I have been using the Nikon D810 and 85mm F/1.8 G lens for months now and I’ve been more than happy with the results. The other camera I have is the Ricoh GR, which I use for wide angles. Earlier today, I visited my local camera store and played with a Panasonic GX85 and was paired with the Panasonic Leica DG Nocticron 42.5mm f/1.2. I was blown with the results and I almost traded my Nikon stuff. What made me stop from trading was the AF concern of the M43 – will it have a difficult time locking-on poor lighting conditions with moving objects? Will I get good enough image quality at higher ISO? Or should I just sell the GR and get the GX85 or any Olympus equal body?

    Thanks.

    • If you shoot a lot in low light and needing to use ISO3200 and beyond, I suggest you stay with the Nikon. If you do not shoot a lot in difficult light and can do away with ISO1600 on F1.8 most of the time then the Micro Four Thirds should work just fine. I have no issue focusing in low light, you just need to selectively find areas with contrast and the camera will work.

  5. Roberto Bellezo says:

    Hi Robin, am a fan you’re the reason why I bought OMD-EM10 years ago and I watch your blog. Please advise me of my next camera update whatever brand

  6. Robin , I am in a blur …. about AF with the 300mm f4 . I have the E-M5-I and the E-M10-I , and I bought a second hand E-M1-1 just before the new E-M1-II because I needed the optimised stabelisation for the 300mm F4 (in Africa) . Now I want to go do wildlife shooting in higher altitudes and I need to take the 300mm f4 with me , so a “light” upgrade would be nice . So I am opting (budget) to between the E-M5-II or E-M10-III . Any suggestions on stabelisation ..which one would I would be better off ? Is the Stabelisation+AF of the E-M10III better that the E-M5-II. Kind regards for all the reviews and pics… !

    • E-M5 Mark II allows you to use the 5-Axis Sync IS, meaning the camera 5-Axis IS will work hand in hand with the lens IS to further stabilize the image. This gives you much steadier hand-held shooting capability. Go for the E-M5 Mark II if you can.

  7. I browsed on the dpreview site, and saw the Sample Gallery there concerning Olympus OM-D E-M10 II and E-M10 III. As for the image quality E-M10 II is better than the other one, in my opinion. I think, the JPEG output is much better because of the very finest details. In case of the new camera (M10 III) the images are soft. It was the most striking when I was looking at portraits.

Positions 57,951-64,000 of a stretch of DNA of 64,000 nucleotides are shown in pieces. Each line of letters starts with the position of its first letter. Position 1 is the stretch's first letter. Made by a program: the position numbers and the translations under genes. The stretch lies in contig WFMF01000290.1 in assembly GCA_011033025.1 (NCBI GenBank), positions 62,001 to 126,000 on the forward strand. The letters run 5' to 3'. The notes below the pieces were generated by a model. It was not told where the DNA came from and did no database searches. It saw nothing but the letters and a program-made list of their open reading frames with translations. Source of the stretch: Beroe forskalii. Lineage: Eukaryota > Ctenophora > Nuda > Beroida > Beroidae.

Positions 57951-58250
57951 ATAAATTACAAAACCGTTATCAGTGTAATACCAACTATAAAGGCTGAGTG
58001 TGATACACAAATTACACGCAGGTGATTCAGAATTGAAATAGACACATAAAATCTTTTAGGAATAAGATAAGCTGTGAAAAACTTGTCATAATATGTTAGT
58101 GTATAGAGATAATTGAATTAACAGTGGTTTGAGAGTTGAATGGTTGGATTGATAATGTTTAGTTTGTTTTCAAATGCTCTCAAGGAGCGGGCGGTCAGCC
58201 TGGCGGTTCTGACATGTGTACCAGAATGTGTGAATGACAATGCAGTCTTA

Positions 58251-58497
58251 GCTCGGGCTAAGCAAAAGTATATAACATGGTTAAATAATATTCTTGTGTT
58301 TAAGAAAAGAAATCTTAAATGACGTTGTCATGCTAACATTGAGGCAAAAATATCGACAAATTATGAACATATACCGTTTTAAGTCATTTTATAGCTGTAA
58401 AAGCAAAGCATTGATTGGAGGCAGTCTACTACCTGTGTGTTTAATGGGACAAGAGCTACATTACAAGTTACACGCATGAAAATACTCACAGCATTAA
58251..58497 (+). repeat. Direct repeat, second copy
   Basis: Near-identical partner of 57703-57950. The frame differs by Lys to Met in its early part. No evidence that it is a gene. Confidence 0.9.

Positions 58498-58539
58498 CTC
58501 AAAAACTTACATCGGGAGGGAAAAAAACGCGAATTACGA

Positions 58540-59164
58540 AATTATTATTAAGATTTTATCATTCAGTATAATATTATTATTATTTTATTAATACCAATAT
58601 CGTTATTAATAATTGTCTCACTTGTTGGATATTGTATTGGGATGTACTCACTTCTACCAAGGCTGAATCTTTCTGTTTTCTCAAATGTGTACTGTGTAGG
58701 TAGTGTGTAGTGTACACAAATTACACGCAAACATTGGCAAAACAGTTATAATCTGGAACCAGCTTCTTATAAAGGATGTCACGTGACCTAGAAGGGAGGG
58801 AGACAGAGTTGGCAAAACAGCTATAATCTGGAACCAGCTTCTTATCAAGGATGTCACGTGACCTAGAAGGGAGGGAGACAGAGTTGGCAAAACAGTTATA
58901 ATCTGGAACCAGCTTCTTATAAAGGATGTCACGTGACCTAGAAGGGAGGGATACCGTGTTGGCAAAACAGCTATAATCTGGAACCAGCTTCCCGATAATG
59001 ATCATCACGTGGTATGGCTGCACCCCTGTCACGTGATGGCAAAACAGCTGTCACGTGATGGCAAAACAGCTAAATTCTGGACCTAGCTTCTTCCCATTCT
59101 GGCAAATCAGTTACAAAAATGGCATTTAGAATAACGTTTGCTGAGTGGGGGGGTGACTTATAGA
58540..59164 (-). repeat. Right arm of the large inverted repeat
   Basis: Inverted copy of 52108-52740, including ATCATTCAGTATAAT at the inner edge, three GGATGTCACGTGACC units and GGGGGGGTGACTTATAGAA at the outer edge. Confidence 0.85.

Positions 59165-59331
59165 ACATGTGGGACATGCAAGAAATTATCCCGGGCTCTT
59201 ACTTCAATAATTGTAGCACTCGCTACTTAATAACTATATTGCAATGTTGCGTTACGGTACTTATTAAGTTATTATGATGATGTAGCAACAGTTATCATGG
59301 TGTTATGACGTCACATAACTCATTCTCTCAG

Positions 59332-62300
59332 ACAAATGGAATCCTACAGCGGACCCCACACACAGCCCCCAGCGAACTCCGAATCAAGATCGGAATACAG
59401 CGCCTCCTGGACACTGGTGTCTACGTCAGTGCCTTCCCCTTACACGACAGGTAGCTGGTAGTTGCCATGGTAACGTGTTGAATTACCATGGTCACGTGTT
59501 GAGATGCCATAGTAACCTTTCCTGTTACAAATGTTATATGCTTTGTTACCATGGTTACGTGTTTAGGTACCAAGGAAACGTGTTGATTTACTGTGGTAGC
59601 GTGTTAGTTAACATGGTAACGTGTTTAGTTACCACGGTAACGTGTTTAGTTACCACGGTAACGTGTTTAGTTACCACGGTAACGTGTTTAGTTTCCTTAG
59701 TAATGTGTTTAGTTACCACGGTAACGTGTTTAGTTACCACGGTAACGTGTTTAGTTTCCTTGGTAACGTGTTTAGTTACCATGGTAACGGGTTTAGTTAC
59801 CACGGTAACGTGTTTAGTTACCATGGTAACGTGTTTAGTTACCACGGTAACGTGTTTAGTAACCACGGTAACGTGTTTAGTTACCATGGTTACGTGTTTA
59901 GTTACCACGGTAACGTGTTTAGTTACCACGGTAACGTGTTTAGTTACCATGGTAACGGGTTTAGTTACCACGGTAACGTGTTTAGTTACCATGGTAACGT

• I have come to not trust the image gallery from DPReview. I have concluded that the image quality is about the same if you shoot RAW, and the E-M10 Mark III is better if you use straight out of camera JPEG.

  8. Given how cheap refurbished EM10 MKIIs are from Olympus, one wonders why anyone would buy a new one of these. I’m looking for a compact camera to do stills AND video. Perhaps this pushes me over the edge to the GX80/85 . . .

  9. Hi Robin, I am new to the mirrorless camera. May I know that which of these camera is more suitable for a beginner, EPL-8, EM10 mark ii and EM10 mark iii, are the image quality between them significant?

    • If you are completely new, then the E-M10 Mark III is a good option, you have the latest JPEG engine. However, if you want more advanced features like the wireless TTL flash, option to attach external grip, then E-M10 Mark II is a better choice. I would not recommend a PEN unless you are just a casual shooter.

  10. Raül Anguela says:

    Hi, Robin. Greetings from Barcelona. Congratulations on your analysis. I also have to congratulate you for the quality of the photographs, especially for the portraits made to your friend Carmen. They are really beautiful. I have sometimes read that micro four-thirds system has difficulty getting a good bokeh or that it has a greater depth of field than bigger sensors. However, the bokeh of those portraits is magnificent. I suppose the quality of the lenses used has something to do with it. I was wondering if you could publish the EXIF ​​data of those photos (shutter speed, F-number and ISO). Although I will understand if you prefer not to reveal them, since you may consider them as a professional secret.

    With regard to the controversy raised here by the issue of the reduction of features of the EM-10 Mark III, I’d like to say that sometimes, different products of the same company compete with each other. This phenomenon is known in marketing with the name of “cannibalization” (I imagine it is because one product “eats” the other’s sales). This is often the case when a product of a lower range subtracts sales to a product of a higher range. To avoid this, companies tend to reorient products, reduce features, or sometimes make the drastic decision to cut their output. Anyway, it was just a curiosity 🙂

    • Robin Wong says:

      Hi Raül, as I have mentioned, if you want Exif data you may view all the photos in the online gallery here: https://goo.gl/KppfUS
      Surely, you are right about preventing cannibalization of their own products, but redefining the product features. Olympus OM-D series are all close in terms of performance and specifications, so more differentiation was introduced to increase the gap between models.